Martin's Spurge, Wood Spurge

Euphorbia x martini

Family: Euphorbiaceae (yoo-for-bee-AY-see-ee) (Info)
Genus: Euphorbia (yoo-FOR-bee-uh) (Info)
Species: x martini
Synonym:Euphorbia martinii
Synonym:Euphorbia x martinii
Synonym:Euphorbia amygdaloides x characias
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Cactus and Succulents

Foliage Color:

Unknown - Tell us

Bloom Characteristics:

Unknown - Tell us

Water Requirements:

Average Water Needs; Water regularly; do not overwater

Where to Grow:

Unknown - Tell us


18-24 in. (45-60 cm)

24-36 in. (60-90 cm)


18-24 in. (45-60 cm)

24-36 in. (60-90 cm)


USDA Zone 6b: to -20.5 C (-5 F)

USDA Zone 7a: to -17.7 C (0 F)

USDA Zone 7b: to -14.9 C (5 F)

USDA Zone 8a: to -12.2 C (10 F)

USDA Zone 8b: to -9.4 C (15 F)

USDA Zone 9a: to -6.6 C (20 F)

USDA Zone 9b: to -3.8 C (25 F)

USDA Zone 10a: to -1.1 C (30 F)

USDA Zone 10b: to 1.7 C (35 F)

USDA Zone 11: above 4.5 C (40 F)

Sun Exposure:

Sun to Partial Shade


Parts of plant are poisonous if ingested

Bloom Color:


Bloom Time:

Late Winter/Early Spring

Mid Spring

Late Spring/Early Summer


Grown for foliage


Other details:

Unknown - Tell us

Soil pH requirements:

6.1 to 6.5 (mildly acidic)

6.6 to 7.5 (neutral)

7.6 to 7.8 (mildly alkaline)

Patent Information:


Propagation Methods:

Unknown - Tell us

Seed Collecting:

N/A: plant does not set seed, flowers are sterile, or plants will not come true from seed


This plant has been said to grow in the following regions:

San Jose, California

Gainesville, Georgia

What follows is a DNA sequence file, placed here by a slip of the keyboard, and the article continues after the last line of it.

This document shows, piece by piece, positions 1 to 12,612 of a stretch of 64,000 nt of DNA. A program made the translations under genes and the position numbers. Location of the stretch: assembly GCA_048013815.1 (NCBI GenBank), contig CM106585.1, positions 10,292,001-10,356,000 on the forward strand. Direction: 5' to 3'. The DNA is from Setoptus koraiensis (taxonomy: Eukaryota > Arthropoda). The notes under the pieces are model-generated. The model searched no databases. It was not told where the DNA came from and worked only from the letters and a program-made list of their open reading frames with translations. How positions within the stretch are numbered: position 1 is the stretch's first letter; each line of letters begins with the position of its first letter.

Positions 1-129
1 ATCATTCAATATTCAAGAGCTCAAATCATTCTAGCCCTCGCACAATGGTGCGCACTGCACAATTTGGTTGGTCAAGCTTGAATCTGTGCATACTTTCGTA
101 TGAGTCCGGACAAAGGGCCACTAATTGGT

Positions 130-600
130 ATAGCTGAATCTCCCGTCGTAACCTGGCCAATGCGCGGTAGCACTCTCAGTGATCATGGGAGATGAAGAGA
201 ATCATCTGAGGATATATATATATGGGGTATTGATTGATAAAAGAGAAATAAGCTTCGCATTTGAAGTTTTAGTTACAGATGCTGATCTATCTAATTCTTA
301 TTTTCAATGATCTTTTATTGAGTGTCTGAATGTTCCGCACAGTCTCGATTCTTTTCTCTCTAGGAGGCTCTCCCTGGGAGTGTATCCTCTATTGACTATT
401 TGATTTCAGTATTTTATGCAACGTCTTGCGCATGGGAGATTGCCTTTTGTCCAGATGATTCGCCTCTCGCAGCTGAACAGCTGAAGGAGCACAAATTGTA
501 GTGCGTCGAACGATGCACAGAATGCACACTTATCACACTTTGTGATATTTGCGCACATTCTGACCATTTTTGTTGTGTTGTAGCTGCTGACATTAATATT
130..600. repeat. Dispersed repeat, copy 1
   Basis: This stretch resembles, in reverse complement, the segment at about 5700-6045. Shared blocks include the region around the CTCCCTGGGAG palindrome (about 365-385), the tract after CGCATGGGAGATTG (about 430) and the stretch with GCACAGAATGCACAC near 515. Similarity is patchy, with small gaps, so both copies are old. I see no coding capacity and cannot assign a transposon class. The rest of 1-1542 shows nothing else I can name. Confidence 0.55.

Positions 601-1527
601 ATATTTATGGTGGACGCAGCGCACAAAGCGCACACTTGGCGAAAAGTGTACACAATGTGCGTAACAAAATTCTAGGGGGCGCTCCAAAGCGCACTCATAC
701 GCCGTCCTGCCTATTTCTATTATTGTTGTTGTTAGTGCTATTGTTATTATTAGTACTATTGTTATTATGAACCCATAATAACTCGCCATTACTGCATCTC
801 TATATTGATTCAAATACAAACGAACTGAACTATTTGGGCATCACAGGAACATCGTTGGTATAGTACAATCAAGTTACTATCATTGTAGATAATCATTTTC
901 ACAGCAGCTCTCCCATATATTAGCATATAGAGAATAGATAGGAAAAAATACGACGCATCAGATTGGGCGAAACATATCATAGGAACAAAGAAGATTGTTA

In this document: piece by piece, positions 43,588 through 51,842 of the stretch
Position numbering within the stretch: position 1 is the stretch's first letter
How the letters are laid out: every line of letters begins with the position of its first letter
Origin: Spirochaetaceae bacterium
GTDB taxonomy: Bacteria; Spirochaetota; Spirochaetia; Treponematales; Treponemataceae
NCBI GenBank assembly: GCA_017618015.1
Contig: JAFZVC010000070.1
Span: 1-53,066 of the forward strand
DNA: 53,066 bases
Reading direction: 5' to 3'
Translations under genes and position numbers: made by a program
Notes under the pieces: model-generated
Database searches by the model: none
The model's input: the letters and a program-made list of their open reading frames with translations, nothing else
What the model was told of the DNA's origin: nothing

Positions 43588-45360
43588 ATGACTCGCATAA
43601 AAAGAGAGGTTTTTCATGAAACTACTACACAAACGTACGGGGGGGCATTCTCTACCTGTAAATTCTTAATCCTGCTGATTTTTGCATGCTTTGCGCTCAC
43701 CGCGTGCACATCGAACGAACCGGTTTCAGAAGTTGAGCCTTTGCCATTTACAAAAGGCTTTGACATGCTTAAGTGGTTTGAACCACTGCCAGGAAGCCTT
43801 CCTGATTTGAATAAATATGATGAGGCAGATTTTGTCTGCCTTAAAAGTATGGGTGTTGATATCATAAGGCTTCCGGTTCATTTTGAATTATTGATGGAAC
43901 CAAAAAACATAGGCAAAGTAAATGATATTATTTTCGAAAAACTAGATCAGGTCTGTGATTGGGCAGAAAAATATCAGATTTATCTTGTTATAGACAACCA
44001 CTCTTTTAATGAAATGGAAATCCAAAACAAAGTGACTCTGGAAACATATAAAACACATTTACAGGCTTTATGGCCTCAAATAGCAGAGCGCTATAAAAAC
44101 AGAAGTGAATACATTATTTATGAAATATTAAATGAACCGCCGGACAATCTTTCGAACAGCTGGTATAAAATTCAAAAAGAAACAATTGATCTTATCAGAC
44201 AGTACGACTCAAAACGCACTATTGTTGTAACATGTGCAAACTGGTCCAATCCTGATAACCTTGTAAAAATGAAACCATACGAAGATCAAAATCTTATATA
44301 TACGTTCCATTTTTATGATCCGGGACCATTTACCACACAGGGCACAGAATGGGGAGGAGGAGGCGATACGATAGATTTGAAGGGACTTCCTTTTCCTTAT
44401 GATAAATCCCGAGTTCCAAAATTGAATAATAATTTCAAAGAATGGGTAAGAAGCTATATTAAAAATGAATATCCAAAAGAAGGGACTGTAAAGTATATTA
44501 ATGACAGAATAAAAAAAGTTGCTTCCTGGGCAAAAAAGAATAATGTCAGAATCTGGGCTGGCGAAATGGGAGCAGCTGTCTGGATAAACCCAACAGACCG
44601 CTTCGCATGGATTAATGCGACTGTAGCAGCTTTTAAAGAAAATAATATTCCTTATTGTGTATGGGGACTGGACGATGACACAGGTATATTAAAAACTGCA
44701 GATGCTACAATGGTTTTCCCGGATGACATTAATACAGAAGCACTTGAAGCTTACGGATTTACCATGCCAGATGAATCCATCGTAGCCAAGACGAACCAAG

Catonsville, Maryland

Cockeysville, Maryland

Dallas, Oregon

Portland, Oregon

Wilkes Barre, Pennsylvania

Austin, Texas

Lexington, Virginia

Bellevue, Washington

Clinton, Washington

Kennewick, Washington

Vancouver, Washington

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Gardeners' Notes:


On Jan 20, 2014, jv123 from Vancouver, WA (Zone 8b) wrote:

This particular Euphorbia grows well in the Vancouver/Portland area. It stays evergreen, and has really nice red color in the otherwise generic yellowish green inflorescence. I have noticed that aphids love to munch on this part of the plant. After a nice early season bloom, I usually cut off the flowering stems and enjoy the dark leaves while my other plants come into bloom.


On May 29, 2011, Marie260 from Kennewick, WA wrote:

Euphorbia martinii ascot rainbow planted last year and is flowering, but leaves did not survive the winter well. Not much in terms of new stems coming up. Will see if it survives the season.


On Nov 15, 2007, rcn48 from Lexington, VA (Zone 6a) wrote:

Another Euphorbia which has proven to be a real beauty in the gardens. Vigorous, almost shrubby habit and evergreen! Great color for the winter garden with glowing red tips on the foliage and unique red-eyed bracts (flowers) in the spring. Appreciates a pruning after flowering in spring but not necessary. The new foliage which forms at the crown quickly covers the "naked legs" of last year's growth. Caution: as with all Euphorbias, avoid skin contact with the milky sap when pruning.


On Mar 19, 2005, palmbob from Acton, CA (Zone 8b) wrote:

small shrubby spurge with reddish to pink stems and bright yellow-green flowers in late winter